As part of transition planning for a youth with disabilities, you may consider inviting any number of consultants to help in planning. As part of the article Adult Services: What Are They? Where Are They?, we discussed the primary agencies who may be invited to send a representative to the IEP meeting where transition is being discussed (e.g., Social Security Administration, Vocational Rehabilitation), but there are many other potential players and contributors.
The list below is meant to stimulate the possibilities!
Potential Consultant | His or Her Relationship to Transition Planning
Adult Education Representative | Provides information about lifelong education options
Advocacy Organization(s) Representative | May offer self-advocacy training or support groups for young adults
Assistive Technology Representative | Provides expertise on devices that can open doors to opportunities
At-Risk/Prevention Specialist | Offers counseling and support on teen pregnancy, alcohol, and drugs
Business-Education Partnership Rep. | Provides links between schools and local businesses and industry
Community Action Agency Representative | May link team to resources for traditionally underrepresented groups
Correctional Education Staff | Provides incarcerated youth with continued learning opportunities
Drop-Out Prevention Representative | Provides youth with alternatives to dropping out of school
Employer | Offers insight into expectations; promotes hiring of people with disabilities
Employment Specialist | Provides job development, placement, coaching
Extension Service Agent | Offers programs in parenting, homemaking, independent living
Guidance Counselor | Provides information on curriculum, assessment, graduation requirements, college
Health Department/School Nurse | Provides guidance on community health services and health care advice
Higher Education Representative | Provides information on postsecondary services to students with disabilities
Housing Agency Representative | Assists in developing housing options
Leisure Program Representative | Knows available program options within the community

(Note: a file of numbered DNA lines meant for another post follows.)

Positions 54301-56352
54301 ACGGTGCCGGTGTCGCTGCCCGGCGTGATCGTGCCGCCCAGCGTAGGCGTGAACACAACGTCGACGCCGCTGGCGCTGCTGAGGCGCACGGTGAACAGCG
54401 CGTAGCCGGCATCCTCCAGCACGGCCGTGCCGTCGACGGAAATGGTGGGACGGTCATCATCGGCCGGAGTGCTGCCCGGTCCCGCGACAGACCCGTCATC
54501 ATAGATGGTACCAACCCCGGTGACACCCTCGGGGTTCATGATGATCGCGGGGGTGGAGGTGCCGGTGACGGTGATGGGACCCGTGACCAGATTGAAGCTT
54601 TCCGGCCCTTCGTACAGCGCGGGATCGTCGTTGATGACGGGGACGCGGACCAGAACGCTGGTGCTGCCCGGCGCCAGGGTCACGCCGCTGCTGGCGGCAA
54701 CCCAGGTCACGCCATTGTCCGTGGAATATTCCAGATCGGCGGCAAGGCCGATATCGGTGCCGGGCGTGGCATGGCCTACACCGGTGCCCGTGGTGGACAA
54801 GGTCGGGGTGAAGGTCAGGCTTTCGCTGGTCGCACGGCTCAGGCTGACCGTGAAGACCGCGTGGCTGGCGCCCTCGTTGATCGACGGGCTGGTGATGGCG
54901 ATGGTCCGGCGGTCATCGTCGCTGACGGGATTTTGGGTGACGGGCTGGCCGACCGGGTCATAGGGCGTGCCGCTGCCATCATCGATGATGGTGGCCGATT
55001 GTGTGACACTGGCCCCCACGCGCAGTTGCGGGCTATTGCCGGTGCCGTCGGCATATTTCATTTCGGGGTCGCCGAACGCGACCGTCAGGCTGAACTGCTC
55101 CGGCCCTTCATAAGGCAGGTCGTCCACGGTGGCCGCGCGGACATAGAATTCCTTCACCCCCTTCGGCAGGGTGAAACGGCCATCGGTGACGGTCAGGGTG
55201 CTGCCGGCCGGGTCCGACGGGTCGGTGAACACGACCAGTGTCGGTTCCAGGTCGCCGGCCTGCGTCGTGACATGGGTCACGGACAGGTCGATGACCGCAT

Literacy Council Representative | Coordinates volunteers to teach basic reading and writing skills
Local Government Representative | Funds many local services; can provide information on local services
Local Disability Representative (e.g., UCP) | Provides information and training (often serves all disabilities, not just one)
Parent Training Information Center Rep. | Provides training on transition planning and advocacy services to families
Religious Community Member | Can provide social support to young adults and their families
Residential Service Provider | Can help access specialized housing
Social Worker | Provides guidance and arranges for case management, support, respite care
Special Olympics Representative | Provides sports training, competition, and recreational opportunities for youth
Therapists | Provide behavioral, physical, occupational, & speech services in the community
Transportation Representative | Offers expertise about transportation options and training
United Way Representative | Funds many community programs that may offer options for young adults
VSA (formerly Very Special Arts) Representative | Provides information on art programs and opportunities for youth
Vocational Educator | Provides job training; teaches work-related skills
YMCA/YWCA | Offers recreation and leisure programs
This list has been drawn from NICHCY’s 2002 Transition Planning: A Team Effort.
Which Transition Page Would You Like to Visit Now?
- Main Transition Page (Transition to Adulthood)
- Transition Starters for Everyone
- Transition Goals in the IEP
- Students Get Involved!
- Adult Services: What Are They? Where are They?
- Education/Training Connections
- Employment Connections
- Independent Living Connections